Nottingham Centre for Research on
Globalisation and Economic Policy (GEP)
   
   
  

Catherine Thomas (LSE)

Location
A09 Highfield House
Date(s)
Tuesday 28th March 2017 (12:15-13:30)
Description

In-house and arm's length: Productivity heterogeneity and variation in organisational form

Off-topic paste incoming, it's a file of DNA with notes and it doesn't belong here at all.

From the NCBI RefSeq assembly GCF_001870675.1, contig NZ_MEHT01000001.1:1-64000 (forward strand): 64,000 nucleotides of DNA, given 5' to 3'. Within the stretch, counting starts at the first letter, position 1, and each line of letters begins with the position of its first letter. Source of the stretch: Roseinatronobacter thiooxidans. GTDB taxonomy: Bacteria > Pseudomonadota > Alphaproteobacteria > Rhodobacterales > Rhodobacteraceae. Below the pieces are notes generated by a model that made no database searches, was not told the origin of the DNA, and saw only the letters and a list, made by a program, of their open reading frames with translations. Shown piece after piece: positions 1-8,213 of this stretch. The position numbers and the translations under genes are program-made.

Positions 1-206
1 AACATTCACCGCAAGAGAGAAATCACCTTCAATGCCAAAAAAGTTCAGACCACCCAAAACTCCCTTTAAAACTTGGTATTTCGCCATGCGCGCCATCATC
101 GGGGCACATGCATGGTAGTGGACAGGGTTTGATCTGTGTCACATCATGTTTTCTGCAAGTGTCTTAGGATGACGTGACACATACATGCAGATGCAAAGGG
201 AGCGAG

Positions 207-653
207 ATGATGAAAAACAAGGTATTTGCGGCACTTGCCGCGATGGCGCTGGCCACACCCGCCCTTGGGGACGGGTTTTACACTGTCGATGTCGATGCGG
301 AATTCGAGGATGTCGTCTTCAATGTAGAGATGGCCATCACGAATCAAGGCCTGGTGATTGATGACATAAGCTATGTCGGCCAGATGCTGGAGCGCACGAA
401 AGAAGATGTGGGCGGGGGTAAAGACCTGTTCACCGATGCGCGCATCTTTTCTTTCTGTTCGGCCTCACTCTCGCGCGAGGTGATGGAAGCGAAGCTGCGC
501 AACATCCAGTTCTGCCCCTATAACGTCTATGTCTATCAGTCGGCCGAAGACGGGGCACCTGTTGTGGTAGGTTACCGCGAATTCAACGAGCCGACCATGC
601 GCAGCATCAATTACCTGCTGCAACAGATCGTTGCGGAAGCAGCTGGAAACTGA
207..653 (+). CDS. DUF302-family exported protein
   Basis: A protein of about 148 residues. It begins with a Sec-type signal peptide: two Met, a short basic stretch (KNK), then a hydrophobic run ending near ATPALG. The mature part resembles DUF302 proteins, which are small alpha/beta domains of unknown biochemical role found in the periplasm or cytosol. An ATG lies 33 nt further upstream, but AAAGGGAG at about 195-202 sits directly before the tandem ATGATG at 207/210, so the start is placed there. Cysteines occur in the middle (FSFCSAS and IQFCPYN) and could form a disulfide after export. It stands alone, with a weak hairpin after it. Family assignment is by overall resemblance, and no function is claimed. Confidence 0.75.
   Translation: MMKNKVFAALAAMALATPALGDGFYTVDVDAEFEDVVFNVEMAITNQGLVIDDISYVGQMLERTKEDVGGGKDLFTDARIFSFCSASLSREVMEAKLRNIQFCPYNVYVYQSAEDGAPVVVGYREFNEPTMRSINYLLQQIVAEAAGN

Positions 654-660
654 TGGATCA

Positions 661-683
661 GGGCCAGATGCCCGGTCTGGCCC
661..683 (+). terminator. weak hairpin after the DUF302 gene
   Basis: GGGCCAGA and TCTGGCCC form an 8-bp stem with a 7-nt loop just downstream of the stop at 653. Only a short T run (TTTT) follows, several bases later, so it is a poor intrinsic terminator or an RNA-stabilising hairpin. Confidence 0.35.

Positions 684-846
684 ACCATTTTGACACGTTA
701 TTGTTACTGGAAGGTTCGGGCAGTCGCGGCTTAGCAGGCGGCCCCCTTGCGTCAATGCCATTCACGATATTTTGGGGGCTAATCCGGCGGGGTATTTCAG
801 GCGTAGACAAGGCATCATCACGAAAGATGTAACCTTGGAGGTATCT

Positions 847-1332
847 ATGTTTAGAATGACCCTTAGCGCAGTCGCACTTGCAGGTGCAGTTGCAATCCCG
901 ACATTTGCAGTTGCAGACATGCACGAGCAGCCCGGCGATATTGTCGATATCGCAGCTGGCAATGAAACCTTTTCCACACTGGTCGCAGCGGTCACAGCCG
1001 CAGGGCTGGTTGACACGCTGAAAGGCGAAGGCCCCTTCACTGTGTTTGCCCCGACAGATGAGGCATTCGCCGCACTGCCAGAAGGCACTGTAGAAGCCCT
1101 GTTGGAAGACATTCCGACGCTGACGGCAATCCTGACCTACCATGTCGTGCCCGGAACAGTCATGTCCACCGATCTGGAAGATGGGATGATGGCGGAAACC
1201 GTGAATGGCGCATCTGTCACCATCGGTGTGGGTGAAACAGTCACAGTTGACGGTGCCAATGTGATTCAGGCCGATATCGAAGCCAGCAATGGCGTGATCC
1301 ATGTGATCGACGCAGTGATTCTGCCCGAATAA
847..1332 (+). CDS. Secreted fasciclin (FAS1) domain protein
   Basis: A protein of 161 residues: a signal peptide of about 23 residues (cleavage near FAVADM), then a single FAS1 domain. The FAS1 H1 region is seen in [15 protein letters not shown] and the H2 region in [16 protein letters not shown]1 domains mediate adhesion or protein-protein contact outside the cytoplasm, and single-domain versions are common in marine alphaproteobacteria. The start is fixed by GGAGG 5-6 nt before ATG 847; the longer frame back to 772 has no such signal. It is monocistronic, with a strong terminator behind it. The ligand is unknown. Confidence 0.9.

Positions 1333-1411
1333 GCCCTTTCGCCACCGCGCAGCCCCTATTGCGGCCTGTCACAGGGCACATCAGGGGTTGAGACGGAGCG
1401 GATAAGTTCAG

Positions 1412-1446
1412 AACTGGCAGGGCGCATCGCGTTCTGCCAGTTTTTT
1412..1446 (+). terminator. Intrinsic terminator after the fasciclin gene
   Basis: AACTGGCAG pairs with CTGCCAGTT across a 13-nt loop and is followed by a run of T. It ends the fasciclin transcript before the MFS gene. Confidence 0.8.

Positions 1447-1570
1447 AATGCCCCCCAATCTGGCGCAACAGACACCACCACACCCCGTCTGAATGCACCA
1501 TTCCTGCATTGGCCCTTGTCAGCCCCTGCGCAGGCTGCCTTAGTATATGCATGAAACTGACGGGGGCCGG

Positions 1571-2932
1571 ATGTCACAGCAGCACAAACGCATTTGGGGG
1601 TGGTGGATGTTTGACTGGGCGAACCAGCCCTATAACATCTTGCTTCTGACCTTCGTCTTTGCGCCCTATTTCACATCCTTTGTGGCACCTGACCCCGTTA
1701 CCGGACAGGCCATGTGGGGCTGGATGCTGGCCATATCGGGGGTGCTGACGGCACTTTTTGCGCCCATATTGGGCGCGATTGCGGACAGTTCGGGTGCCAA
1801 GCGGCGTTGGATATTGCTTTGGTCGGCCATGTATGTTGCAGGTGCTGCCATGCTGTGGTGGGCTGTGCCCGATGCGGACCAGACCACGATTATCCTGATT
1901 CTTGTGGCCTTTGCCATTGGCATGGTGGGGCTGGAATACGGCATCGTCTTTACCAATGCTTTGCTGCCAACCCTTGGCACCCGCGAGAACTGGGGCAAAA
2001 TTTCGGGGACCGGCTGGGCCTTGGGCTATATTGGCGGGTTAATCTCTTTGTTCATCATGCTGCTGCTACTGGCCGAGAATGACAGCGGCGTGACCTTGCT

This paper studies variation in firm boundaries in the US hotel industry. For most hotel brands, the properties with the lowest and highest occupancy rates are managed at arm's length by franchisees. Properties with intermediate levels of room occupancy tend to be managed by company employees, meaning that hotel management is vertically integrated. For high-end brands, in contrast, the likelihood a property is vertically integrated is always increasing in occupancy rate. These findings are consistent with a model of organizational form choice where output depends on relationship-specific and non-contractible inputs from both the brand and the manager and on relationship productivity. Organizational form affects the input levels of the brand and the manager through two types of incentive mechanisms: incentives related to residual control rights as well as explicit performance-related incentives for the manager. Relationship productivity determines the relative effect of each incentive mechanism on output and brand profits and, hence, the preferred organizational form for a specific hotel property.

 

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